Sunday, 20 June 2010

A follow-up post

Thanks to my knowledgeable blogger friends I'm starting to understand the excitement of discovering edible plants (I will no longer refer to them as weeds) in my garden.

I knew that this was semizoto in Turkish but I didn't know until today that it was called purslane.  I've been googling for more information and have come across a website containing recipes.  I know how to use it the Turkish way but it's wonderful to find more ways to use this remarkable plant.

It is truly remarkable.  I've copied the first paragraph from this website as follows:

"Think of it as a weed, and you'll be missing out on one of the most nutritious greens on the planet. Purslane has more beta-carotene than spinach*, as well as high levels of magnesium and potassium. Historically it has been used as a remedy for arthritis and inflammation by European cultures. Chinese herbalists found similar benefits, using it in respiratory and circulatory function. Recently, it's been found that purslane has alpha linolenic acid, a type of omega-3 fatty acid. Researchers see evidence that these substances lower blood pressure and cholesterol levels as well as make the blood less likely to form clots. And, purslane has only 15 calories per 100 g portion".

Isn't that amazing?  And to think I was digging it up last year and throwing it on a heap until my neighbour told me I could eat it.  I still didn't bother and Mr Ayak cleared a whole area of it last week.  Not to worry though, the garden is awash with it, so there is enough to keep us going!

If you're interested the website with recipes is here.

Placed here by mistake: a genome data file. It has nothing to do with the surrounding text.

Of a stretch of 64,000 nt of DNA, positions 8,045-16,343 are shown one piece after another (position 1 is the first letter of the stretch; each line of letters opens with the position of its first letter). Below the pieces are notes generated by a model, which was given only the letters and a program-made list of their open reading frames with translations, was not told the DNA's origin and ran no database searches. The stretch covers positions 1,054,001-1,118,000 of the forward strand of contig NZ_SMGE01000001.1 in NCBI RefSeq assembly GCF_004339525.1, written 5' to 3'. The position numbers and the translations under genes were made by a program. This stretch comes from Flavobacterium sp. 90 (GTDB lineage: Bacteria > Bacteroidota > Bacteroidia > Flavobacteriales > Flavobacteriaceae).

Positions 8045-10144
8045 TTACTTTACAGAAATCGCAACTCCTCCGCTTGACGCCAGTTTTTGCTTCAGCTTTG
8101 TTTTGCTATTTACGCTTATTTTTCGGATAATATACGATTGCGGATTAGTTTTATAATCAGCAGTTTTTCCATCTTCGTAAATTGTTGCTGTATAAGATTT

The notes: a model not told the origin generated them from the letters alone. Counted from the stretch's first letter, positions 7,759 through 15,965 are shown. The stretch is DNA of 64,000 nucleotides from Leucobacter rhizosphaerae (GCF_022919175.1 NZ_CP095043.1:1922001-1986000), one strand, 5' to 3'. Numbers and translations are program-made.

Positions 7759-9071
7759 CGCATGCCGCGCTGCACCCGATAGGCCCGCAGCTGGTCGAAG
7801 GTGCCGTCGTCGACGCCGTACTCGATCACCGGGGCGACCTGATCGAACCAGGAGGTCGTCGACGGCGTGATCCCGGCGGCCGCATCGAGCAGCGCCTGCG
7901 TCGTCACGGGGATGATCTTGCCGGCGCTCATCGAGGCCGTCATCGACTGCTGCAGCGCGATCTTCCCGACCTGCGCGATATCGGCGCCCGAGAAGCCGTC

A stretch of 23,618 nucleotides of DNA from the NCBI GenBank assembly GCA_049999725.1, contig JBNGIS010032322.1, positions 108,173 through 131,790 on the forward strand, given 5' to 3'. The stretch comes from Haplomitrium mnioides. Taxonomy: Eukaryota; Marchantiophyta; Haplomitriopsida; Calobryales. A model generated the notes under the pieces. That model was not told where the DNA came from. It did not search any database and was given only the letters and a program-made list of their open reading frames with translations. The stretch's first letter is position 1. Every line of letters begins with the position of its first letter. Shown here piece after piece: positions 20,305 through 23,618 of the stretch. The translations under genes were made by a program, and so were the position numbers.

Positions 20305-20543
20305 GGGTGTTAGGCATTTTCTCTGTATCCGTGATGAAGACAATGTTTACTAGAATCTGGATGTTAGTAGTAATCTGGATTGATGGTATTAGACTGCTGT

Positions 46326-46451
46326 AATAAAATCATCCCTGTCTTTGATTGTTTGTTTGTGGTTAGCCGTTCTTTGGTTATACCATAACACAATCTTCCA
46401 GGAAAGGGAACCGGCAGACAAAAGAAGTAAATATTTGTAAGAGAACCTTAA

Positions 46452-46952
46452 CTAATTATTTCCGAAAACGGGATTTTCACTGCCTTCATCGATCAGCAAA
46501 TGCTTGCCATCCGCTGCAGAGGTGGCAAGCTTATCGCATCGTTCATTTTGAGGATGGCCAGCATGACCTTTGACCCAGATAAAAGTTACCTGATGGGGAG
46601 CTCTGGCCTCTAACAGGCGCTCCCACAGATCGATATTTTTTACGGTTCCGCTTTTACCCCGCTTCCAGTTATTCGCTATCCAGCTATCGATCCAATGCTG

I'm also delighted to discover fennel growing too.  I've had a couple of goes at tasting and smelling it, because I was uncertain whether it was fennel or Tansy.  But now I'm pretty sure it's fennel..

It's the custom amongst Turkish women when they are baking to give neighbours a dish of whatever they have produced.   Then when you return the dish it's customary to put something on it that you have made.  It's really not the done thing to return an empty dish.  Last night I gave Şevke a plate of choc chip and peach muffins that I baked yesterday, and she has just returned the dish which is now full of dolma.  These are stuffed vegetables.  She has given me stuffed tomatoes, vine leaves, peppers and courgette flowers. Delicious!

I also gave her about 2 kilos of aubergines  this morning. Mr Ayak always forgets that I don't really like aubergines, so I wanted them to be used by someone while they're still fresh so she has also given me a dish of her wonderful olives seeped in olive oil.  I love olives and have tried many varieties over the years but I have never ever tasted any so wonderful as those that Şevke produces.

As you can see from the last couple of posts I now have food coming out of my ears.  I can't even give it away without getting even more in return!

I'm not complaining...but I may well be gaining some excess weight in the near future!


  1. I love the idea of giving your neighbours a bit of what you've just made and then getting something back in return....very civilised!!


    C x

  2. Carol...yes it is a nice idea isn't it? Oh I drool over olives too ...mmm

  3. I've known purslane since early childhood. It's a common vegetable in my home country (NL) though somewhat old-fashioned.I have a sneaking suspicion that "the younger generation" doesn't even know it! Funnily enough one of the other blogs I follow wrote about it about a month ago. In case you're interested:

  4. Bibi: Hi and welcome. The younger generation don't know what they're missing!
    Thanks for the link..I'll go and have a look xx


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